By Christopher Zoukis For five years, inmates haven’t even had the opportunity to obtain high school equivalency diplomas at the Lackawanna County Prison in Scranton, Pennsylvania. The GED program was scrapped during a county budgeting crisis in 2012 and has yet to be reinstated. Still, positive changes are on the horizon at the facility, with
The Prison Writing Program, founded in 1971, works across the country to help bring pen, paper and instruction to hundreds of inmates willing to put their thoughts down on paper. The Prison Writing Program believes in the rehabilitative power of the written word and the program wishes to provide a place where inmates can express them selves freely and to be able to share these thoughts with others.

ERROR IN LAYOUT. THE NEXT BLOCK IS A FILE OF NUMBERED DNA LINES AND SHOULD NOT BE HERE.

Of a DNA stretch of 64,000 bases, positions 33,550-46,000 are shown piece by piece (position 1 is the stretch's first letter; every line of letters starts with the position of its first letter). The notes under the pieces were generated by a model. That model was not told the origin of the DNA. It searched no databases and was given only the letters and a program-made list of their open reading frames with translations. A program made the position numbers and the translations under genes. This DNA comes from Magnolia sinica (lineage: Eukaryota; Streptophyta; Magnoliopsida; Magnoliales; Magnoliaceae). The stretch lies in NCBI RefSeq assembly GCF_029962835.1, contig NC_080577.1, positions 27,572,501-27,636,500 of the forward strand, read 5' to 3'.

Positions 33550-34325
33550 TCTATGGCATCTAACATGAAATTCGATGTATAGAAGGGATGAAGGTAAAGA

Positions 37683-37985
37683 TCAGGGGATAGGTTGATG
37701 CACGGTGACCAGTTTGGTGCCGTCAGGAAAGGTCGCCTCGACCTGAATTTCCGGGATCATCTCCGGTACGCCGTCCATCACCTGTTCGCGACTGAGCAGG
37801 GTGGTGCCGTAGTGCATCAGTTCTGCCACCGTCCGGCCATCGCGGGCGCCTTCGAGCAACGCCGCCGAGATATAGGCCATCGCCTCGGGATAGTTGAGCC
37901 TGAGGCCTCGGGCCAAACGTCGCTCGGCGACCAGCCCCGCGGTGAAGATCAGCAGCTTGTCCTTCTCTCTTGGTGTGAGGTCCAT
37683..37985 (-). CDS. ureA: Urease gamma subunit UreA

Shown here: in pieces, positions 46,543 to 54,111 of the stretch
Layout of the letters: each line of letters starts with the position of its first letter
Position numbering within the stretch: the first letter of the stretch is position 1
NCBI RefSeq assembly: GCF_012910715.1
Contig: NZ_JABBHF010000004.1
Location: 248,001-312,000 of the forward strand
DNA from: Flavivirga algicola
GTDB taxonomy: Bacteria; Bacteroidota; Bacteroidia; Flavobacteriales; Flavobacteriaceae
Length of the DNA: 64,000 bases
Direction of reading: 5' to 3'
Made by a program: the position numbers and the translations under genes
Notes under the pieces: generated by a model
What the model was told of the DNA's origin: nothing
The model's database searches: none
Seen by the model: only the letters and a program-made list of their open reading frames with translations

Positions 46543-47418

The Prison Writing Program provides skilled writing teachers and sponsors an annual writing contest, publishes a free handbook for prisoners, provides on-on-one mentoring to prisoners and seeks to ge the works either published or to be read aloud at literary readings.
By Sean Shively
The suspense in the courtroom is thick enough to cut with a knife. I am waiting for the jury to come back into the courtroom with their decision on my case. A door opens and the twelve jurors start filing towards their seats. My stomach starts to cramp and I feel nauseous. The jury takes their seats and a deathly silence permeates the courtroom. The absence of sound is so deafening that when the judge’s gavel hits his desk, the reverberation causes my heart to palpitate.